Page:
Tuesday, September 11, 2012

Mistaken Identity

Deb and Baby Blaine settling a dino tiff in Canada
I recently noticed, while reading the published newsletter of an author buddy, the statement, "I'm anxious to see my new grandson."

Now this is an accomplished professional writer - make that award-winning, best-selling author of dozens of wonderful books - and she, like many of us, sometimes slip-slides down the slope of mistaken identity.

Mistaken word identity. 

Did she really mean anxious, as in "worried" or "fear about some contingency" (Webster's definition), or did she mean eager, (enthusiastic desire")?

Although there might have been an element of nervous tension about meeting the bouncing baby grand for the first time, I'd be willing to bet the farm that her anticipation and excitement were more in the eager camp.

Anxious vs eager - just one of the many tricky word pairs that often suffer mistaken identity.

Can you readily tell the differences between these commonly misused couples?

Elude/allude                              past/passed                            illicit/elicit
except/accept                           further/farther                         then/than
i.e./e.g.                                     every day/everyday                compliment/complement
counsel/council                          principle/principal                   whose/who's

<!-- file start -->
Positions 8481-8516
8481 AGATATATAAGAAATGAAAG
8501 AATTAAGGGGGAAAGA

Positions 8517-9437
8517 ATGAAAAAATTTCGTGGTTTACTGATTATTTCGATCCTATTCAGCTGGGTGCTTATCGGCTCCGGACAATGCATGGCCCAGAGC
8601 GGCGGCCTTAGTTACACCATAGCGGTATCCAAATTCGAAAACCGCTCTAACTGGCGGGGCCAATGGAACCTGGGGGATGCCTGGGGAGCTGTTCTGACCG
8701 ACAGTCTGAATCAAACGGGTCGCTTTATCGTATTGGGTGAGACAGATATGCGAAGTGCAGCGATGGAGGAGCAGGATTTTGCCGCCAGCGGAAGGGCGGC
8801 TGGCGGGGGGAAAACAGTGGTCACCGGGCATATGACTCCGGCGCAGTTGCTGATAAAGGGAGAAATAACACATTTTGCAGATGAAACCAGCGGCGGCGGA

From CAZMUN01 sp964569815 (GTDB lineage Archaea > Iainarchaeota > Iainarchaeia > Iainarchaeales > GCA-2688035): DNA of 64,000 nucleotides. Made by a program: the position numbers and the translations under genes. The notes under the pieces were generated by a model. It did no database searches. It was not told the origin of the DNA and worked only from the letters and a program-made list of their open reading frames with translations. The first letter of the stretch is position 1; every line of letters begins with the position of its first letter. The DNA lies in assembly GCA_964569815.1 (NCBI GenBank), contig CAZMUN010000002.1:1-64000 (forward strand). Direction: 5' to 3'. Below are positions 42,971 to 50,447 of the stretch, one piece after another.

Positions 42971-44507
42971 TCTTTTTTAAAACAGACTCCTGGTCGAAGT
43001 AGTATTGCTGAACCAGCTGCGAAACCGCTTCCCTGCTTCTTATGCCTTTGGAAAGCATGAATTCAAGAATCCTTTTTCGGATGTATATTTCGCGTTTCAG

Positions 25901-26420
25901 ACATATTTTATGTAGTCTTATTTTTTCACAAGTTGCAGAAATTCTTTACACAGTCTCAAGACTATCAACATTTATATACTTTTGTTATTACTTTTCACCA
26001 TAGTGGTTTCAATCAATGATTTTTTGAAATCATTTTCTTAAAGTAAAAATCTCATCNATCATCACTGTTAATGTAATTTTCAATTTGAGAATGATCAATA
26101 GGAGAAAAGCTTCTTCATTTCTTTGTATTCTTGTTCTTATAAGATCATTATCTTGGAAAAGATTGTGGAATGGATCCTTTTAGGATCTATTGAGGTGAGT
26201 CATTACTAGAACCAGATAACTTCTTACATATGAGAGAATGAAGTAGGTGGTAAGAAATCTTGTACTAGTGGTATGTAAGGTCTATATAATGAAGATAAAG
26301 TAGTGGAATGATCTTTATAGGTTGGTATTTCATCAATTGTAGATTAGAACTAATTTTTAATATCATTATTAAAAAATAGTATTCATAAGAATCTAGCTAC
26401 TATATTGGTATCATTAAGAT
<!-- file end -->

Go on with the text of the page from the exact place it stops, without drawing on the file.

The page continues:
I have to admit, I often screw up except and accept, and have been known to illicit a response now and then. And is there anyone who really has a handle on further vs farther other than the brilliant writer kid in the movie, Finding Forrester?

Well, the point is, as a writer who is head and shoulders above the mundane pack, you should know the difference and be able to detect an incorrect usage immediately. (That means you're proofreading your work, right??) I guarantee you editors know the difference, and your blunders in substituting one for the other might mean the difference between publication or bewilderment at receiving a steady stream of rejection slips.
I hope this subtle remainder about alluding mistaken word identity and the impotence of proofreading your manuscripts will help you develop better work principals and disciple too take you farther along the every day rode to righting success.



Melissa said...

Well written! Ha! That last paragraph was hard to read, but I guess that is a good thing. It means I am good at finding those mistaken identity words! I love your humor.

Debora M. Coty said...

Thanks so much for the comment, Melissa. I'd love to hear more from you!